At a recent bass camp I co-taught at, a student shared her frustration with me. She had been playing for a while but felt that she was not really making progress. She told me how inspired she was hearing all this amazing playing at the clinic and how she wanted to feel measurable improvement. After a while she said a sentence that I have heard so many times in various variations: “If I just keep playing I will get better somehow, right? I hope I have at least a little bit of talent!”
The hope is prevalent that, if we just keep playing and practicing and keep doing what we are doing, things will somehow get better.
This view is understandable – after all, some of our heroes seemed to skip all schools and “just played” and miraculously ended up being so good. So if we just do more, more, and even more playing, we, too, will eventually get better!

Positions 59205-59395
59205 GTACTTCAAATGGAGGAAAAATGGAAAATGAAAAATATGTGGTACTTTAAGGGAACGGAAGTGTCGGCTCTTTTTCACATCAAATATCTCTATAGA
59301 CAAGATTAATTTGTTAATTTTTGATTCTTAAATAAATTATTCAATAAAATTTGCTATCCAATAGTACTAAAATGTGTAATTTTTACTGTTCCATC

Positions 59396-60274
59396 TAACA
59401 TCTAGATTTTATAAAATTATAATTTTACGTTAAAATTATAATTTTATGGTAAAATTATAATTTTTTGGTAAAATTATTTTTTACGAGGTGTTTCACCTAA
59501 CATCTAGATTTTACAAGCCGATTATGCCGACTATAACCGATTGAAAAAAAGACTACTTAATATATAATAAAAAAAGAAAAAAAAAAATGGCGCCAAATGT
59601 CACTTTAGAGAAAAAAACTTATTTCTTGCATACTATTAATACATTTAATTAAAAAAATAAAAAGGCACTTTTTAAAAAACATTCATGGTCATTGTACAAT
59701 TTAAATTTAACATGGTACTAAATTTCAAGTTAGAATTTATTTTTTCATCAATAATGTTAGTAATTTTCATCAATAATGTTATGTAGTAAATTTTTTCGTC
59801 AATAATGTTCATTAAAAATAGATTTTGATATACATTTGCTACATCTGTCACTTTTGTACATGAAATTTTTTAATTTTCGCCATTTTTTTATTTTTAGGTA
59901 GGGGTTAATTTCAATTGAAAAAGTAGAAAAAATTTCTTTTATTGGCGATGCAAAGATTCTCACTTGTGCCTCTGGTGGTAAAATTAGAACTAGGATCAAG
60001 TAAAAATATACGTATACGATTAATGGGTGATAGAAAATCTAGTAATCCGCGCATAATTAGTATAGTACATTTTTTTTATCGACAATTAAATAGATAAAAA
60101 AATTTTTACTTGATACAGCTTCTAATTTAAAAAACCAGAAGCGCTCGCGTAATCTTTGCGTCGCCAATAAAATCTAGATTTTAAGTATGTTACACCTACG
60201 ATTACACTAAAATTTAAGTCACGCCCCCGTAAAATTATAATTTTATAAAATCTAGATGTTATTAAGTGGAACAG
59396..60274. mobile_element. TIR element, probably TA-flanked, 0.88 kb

- If we play a lot.
- If we got talent.
- Do we have talent?
This thought process sets you up for unnecessary frustration and disappointment.
It does not work like this: have talent -> play a ton -> get better.
Playing for years does not necessarily guarantee success. I have seen literally hundreds of students who have played for decades lingering on a plateau that enables them to play songs in a band. But they are unsatisfied with their performance and just playing more and more did not make things better, clarify how the bass worked nor improve their technique; nor their reading, music theory, improv nor timing. Not their groove. Nor their fills…
- So if just playing more does not work, then it must mean there is something inherently wrong with them or they tell themselves: “I suck. I don’t have any talent”.
It breaks my heart to encounter glimpses of such heart-wrenching internal dialogues over and over.
Instead, I propose a different way:
I was incredibly lucky to have had the education I had had early on. It focused on the basics – technique, timing, knowing the instrument, theory, reading.
All of these need targeted practice. Not a ton, just regular drills.
It does work like this: wherever you are -> practice short, focused bursts according to a systematic plan -> get better!
A good, solid program does the trick, maybe feedback from an experienced person here and there. A bit of patience.